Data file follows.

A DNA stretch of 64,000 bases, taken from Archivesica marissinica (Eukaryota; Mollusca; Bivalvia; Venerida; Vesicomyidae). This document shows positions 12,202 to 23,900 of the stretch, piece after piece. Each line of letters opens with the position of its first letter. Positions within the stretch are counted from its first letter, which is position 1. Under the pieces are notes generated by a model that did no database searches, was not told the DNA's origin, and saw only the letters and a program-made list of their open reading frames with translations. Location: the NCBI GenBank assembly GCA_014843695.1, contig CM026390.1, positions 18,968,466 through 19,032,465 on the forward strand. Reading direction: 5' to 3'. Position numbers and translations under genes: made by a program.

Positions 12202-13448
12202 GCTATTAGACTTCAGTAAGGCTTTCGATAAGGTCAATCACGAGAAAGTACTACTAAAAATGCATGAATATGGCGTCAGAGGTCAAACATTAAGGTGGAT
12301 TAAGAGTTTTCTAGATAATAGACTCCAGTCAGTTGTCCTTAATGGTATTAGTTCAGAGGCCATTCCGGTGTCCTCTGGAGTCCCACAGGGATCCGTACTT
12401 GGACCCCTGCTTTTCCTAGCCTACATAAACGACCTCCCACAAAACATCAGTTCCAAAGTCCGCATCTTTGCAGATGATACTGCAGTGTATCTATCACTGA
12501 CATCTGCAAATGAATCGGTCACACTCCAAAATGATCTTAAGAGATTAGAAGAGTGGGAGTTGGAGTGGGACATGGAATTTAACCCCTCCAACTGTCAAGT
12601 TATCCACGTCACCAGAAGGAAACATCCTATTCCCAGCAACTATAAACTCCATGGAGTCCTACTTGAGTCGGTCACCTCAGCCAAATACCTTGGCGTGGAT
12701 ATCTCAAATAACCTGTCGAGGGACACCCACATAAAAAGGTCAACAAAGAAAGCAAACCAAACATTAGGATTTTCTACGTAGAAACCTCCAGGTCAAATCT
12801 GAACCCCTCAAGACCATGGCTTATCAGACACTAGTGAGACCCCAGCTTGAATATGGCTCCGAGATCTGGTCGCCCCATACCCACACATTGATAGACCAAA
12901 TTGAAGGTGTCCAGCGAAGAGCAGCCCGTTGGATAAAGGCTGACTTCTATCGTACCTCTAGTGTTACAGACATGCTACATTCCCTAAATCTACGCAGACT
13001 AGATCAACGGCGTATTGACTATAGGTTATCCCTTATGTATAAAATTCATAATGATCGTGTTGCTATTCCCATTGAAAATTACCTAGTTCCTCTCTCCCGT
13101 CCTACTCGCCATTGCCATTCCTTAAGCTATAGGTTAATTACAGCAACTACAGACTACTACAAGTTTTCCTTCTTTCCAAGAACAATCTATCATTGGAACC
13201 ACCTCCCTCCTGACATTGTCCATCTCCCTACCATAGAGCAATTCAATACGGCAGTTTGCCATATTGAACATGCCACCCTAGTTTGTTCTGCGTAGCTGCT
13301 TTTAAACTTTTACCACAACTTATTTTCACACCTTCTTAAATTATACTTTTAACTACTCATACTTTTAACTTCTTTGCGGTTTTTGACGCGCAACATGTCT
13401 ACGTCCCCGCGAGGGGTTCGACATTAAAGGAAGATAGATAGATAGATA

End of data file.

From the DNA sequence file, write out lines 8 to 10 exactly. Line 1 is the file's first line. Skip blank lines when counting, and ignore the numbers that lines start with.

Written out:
12701 ATCTCAAATAACCTGTCGAGGGACACCCACATAAAAAGGTCAACAAAGAAAGCAAACCAAACATTAGGATTTTCTACGTAGAAACCTCCAGGTCAAATCT
12801 GAACCCCTCAAGACCATGGCTTATCAGACACTAGTGAGACCCCAGCTTGAATATGGCTCCGAGATCTGGTCGCCCCATACCCACACATTGATAGACCAAA
12901 TTGAAGGTGTCCAGCGAAGAGCAGCCCGTTGGATAAAGGCTGACTTCTATCGTACCTCTAGTGTTACAGACATGCTACATTCCCTAAATCTACGCAGACT